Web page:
The origins of Edward Charles Lousada and the other early Australian Baruh Lousadas and Barrows

For some of us, the story of the Barrows and Lousadas coming to Australia started at the bottom LH corner of the chart with Edward Charles Lousada. From Uncle Ben's family tree it was then not too hard to construct the LH column. Great was our surprise to progressively discover how many of Edward Charles' cohort were in Australia - the bottom line of the chart. Further work then allowed us to fill out the common ancestors, and to discover that Edward Charles was only a representative of a multi-generation influx - perhaps a not uncommon pattern in family migration to Australia! Our first arrivals in the 1820-1850 saw a very young Australia - before even the colony of Victoria separated from New South Wales. They saw the pasture lands west of the Great Dividing Range seized by the representatives of the nascent Tasmanian aristocracy. They saw dispossession of the Aborigines, and they saw (in the case of Samuel Barrow at very close hand) the way the colonies dealt with the convicts, and they had greater chance of financial fortune than the later arrivals who missed the gold rushes of the 1850s and 1860s and who had to contend with small holdings of uncleared land. Those with access to capital - the Barrow Montefiores and Levi Montefiores - did well but the others who relied upon dwindling remittances from England faced a struggle.

The previous generation led the way - represented by Edward Charles Lousada's uncle Samuel Barrow, Samuel Barrow's second cousin Joseph Barrow Montefiore, and Joseph Barrow Montefiore's brother-in-law George Mocatta. Joseph Barrow Montefiore had 13 children, while George Mocatta was survived by 3 sons and a daughter. A son-in-law and nephew of Joseph Barrow Montefiore - Eliezer Levi Montefiore - became prominent in the arts in Victoria and NSW. Samuel Barrow's 5 children went to England after Samuel's early death. The first member of this cohort to come to Australia, and in so doing was the pioneer of the Barrow Lousadas in Australia, was Walter Jacob Levi - though he was not strictly a Barrow descendant. After successfully growing cotton on Barbados, Walter came to Sydney in 1827 but died tragically a year later without replicating his Barbados success (ref 67) and without fulfilling his political and social conscience (ref 82). He and his brother Solomon Jacob Levi figure in the will of Rebecca Barrow #236. Walter Jacob Levi married a daughter of Lemon Hart, supplier of rum to the British Navy, and whose company still exists today! A key ancestor of the Australian Montefiores was Judith Joseph Levi, cousin of Simon Barrow of Bath.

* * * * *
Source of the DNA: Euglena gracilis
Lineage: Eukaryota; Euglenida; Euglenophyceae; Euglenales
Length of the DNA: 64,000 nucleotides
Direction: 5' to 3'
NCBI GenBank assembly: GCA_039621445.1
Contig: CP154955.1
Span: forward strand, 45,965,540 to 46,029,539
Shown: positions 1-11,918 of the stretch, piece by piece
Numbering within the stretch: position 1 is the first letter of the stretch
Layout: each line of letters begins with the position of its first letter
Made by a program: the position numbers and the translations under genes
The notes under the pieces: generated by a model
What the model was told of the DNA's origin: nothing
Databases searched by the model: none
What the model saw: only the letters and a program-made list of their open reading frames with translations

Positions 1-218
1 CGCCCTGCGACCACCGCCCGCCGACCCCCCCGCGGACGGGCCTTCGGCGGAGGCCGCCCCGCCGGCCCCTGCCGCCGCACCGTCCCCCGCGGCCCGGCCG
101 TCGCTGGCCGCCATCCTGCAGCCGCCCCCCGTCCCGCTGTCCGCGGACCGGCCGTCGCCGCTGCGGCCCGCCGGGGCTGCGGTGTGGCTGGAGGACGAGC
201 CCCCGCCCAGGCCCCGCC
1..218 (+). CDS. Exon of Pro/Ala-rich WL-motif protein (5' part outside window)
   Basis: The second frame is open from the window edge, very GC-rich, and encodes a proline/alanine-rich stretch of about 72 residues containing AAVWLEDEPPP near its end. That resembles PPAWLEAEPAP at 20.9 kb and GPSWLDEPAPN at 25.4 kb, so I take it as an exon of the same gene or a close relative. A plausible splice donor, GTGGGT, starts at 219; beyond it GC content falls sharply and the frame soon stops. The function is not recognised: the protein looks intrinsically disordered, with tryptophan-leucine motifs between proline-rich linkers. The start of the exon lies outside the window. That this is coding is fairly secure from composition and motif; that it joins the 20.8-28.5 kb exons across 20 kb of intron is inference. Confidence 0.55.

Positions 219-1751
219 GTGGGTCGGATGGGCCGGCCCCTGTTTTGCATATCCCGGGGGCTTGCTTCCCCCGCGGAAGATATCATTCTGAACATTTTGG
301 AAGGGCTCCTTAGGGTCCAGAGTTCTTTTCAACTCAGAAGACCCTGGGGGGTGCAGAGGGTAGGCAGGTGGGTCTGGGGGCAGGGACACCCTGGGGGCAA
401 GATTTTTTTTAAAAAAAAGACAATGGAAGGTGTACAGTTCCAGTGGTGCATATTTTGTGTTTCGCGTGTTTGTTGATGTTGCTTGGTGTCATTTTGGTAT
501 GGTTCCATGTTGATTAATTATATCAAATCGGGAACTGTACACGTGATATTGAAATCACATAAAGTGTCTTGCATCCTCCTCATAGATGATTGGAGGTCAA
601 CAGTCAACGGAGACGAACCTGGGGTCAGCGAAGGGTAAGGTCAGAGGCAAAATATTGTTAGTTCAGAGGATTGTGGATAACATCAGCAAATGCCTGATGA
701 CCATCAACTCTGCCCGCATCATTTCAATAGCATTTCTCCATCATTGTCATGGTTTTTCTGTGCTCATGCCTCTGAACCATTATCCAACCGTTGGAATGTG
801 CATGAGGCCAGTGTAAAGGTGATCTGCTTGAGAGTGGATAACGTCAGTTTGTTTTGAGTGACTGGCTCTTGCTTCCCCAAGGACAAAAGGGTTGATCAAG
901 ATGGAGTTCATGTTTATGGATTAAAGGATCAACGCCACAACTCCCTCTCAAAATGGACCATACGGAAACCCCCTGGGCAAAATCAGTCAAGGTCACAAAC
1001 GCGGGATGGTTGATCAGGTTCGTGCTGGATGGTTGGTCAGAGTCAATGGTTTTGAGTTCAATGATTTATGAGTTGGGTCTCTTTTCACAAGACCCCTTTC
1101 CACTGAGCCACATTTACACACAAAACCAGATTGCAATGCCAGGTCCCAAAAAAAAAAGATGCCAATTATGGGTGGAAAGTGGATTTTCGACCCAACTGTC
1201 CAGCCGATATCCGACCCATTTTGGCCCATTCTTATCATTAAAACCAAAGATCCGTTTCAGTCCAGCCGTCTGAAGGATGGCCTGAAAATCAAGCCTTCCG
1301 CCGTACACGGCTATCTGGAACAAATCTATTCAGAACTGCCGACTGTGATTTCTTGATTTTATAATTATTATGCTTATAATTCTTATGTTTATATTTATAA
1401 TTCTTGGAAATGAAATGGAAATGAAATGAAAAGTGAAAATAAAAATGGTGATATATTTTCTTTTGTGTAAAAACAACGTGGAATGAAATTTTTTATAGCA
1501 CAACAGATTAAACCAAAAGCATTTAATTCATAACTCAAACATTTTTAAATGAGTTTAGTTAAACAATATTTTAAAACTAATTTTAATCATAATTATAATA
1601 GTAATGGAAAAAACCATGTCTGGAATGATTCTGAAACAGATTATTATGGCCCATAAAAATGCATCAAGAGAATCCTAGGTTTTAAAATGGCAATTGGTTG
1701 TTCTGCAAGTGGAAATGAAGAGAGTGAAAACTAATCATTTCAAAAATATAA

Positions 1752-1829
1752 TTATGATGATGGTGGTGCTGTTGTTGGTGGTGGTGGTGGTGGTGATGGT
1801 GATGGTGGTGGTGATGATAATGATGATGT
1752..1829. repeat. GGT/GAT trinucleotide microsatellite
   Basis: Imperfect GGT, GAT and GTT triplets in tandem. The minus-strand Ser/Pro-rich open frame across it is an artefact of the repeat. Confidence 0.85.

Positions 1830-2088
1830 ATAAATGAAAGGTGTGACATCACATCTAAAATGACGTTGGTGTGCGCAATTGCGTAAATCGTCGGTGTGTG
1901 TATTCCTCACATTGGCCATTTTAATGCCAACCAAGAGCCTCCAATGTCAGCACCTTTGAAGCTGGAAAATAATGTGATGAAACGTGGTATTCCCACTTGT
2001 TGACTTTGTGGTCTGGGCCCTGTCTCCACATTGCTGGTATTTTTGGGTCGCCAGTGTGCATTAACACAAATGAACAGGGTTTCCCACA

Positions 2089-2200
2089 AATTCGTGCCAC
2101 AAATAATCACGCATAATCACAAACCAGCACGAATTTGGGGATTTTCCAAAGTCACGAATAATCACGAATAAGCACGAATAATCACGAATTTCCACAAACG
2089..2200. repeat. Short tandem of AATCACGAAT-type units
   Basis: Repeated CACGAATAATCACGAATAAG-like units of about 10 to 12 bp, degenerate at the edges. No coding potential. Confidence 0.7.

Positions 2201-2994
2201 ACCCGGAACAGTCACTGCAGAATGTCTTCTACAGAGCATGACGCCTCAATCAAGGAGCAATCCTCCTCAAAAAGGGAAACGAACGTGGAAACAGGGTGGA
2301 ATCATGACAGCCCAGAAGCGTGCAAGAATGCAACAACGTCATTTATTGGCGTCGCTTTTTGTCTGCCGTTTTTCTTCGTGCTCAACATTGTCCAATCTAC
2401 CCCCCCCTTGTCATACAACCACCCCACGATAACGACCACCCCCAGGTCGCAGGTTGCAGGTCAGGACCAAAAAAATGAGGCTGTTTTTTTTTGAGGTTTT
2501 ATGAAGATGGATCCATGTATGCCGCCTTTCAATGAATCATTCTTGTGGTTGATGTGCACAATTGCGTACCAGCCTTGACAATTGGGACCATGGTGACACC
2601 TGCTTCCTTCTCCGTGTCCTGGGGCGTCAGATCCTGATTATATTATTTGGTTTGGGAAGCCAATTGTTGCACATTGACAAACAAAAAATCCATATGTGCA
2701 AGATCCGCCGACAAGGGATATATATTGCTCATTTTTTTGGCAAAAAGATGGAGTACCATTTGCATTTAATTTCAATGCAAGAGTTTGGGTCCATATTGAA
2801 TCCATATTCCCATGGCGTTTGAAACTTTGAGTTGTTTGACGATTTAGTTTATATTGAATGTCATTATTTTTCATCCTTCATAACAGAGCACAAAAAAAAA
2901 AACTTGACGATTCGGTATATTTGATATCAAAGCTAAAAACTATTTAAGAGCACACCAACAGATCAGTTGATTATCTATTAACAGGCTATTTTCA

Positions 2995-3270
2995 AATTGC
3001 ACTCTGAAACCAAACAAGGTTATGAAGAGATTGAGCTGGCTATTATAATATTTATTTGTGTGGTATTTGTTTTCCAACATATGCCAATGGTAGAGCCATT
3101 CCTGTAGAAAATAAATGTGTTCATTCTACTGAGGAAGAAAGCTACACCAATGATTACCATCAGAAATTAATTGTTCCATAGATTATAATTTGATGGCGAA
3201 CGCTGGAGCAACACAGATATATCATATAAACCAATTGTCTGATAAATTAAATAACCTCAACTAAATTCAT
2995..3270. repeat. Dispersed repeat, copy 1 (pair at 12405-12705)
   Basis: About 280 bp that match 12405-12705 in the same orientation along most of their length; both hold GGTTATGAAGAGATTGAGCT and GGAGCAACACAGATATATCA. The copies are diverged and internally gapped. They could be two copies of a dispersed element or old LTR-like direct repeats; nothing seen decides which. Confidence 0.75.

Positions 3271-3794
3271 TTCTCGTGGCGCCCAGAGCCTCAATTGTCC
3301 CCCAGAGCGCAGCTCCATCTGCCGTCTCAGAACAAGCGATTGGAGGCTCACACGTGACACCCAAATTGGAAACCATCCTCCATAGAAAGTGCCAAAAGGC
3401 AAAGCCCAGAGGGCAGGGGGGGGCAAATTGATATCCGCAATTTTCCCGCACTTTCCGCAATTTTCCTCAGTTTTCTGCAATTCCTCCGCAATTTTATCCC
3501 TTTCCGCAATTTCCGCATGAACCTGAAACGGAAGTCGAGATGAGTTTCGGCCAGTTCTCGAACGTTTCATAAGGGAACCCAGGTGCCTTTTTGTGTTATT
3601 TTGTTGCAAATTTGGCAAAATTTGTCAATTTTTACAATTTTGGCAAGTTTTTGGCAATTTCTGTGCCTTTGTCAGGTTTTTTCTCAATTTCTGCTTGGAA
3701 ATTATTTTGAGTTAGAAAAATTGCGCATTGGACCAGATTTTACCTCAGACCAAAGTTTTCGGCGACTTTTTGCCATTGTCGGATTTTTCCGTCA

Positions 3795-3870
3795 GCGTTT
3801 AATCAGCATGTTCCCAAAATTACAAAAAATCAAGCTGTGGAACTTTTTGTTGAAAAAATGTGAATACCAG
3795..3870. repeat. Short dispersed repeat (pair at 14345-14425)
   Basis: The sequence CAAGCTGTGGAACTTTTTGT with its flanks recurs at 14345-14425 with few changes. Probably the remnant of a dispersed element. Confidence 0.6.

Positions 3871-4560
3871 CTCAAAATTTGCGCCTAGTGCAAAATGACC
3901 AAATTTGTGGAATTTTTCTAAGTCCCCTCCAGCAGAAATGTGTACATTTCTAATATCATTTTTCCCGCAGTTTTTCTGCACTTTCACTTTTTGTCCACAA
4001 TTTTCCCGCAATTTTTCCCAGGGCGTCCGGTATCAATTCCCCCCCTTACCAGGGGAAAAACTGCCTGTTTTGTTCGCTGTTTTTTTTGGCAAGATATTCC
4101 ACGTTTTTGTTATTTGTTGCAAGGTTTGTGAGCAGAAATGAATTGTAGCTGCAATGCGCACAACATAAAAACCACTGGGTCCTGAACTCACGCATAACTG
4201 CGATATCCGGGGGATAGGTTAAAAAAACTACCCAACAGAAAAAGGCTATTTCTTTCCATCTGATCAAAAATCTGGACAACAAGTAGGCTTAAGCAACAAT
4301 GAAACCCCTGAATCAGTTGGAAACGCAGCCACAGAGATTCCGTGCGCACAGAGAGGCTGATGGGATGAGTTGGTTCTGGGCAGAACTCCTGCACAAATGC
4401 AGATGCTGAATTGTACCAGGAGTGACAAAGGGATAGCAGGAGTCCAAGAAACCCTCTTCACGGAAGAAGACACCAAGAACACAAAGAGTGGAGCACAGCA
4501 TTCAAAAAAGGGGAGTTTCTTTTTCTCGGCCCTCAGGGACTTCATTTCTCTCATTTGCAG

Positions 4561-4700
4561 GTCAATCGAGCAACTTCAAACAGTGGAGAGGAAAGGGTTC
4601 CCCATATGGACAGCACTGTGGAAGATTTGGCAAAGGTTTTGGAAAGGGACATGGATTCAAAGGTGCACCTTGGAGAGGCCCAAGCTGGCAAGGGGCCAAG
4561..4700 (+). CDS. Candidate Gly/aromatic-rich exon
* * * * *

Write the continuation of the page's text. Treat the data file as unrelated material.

Of his own generation, Edward Charles Lousada came to Australia as did two brothers, three cousins and two third cousins - most of which (other than Blanche Henrietta Skipper and perhaps her brother Herbert de Symons Skipper) - produced offspring to complement the 13 Barrow Montefiore and 4 Mocatta offspring. The next generation also came and settled - a niece Norah Agnes Lousada (daughter of Reginald Robert Lousada) left no offspring, but John Graham Tyssen married here and did produce offspring. In the following generation, Peter Desmond Lousada (a grandson of St Leger Lousada) came to Australia with offspring. 

 Others we know less about came as well - Lousadas, Montefiores, Furtados and (so Edmund Barrow advises) Barrows. Simon Greenfield reported that another early Lousada descendant - Frederick Aguilar who was of Samuel Barrow's generation and descended from Rebecca Baruh Lousada #130 a sister of Jacob Baruh Lousada - lived in Sydney 1858-61 and married there with unknown descendants.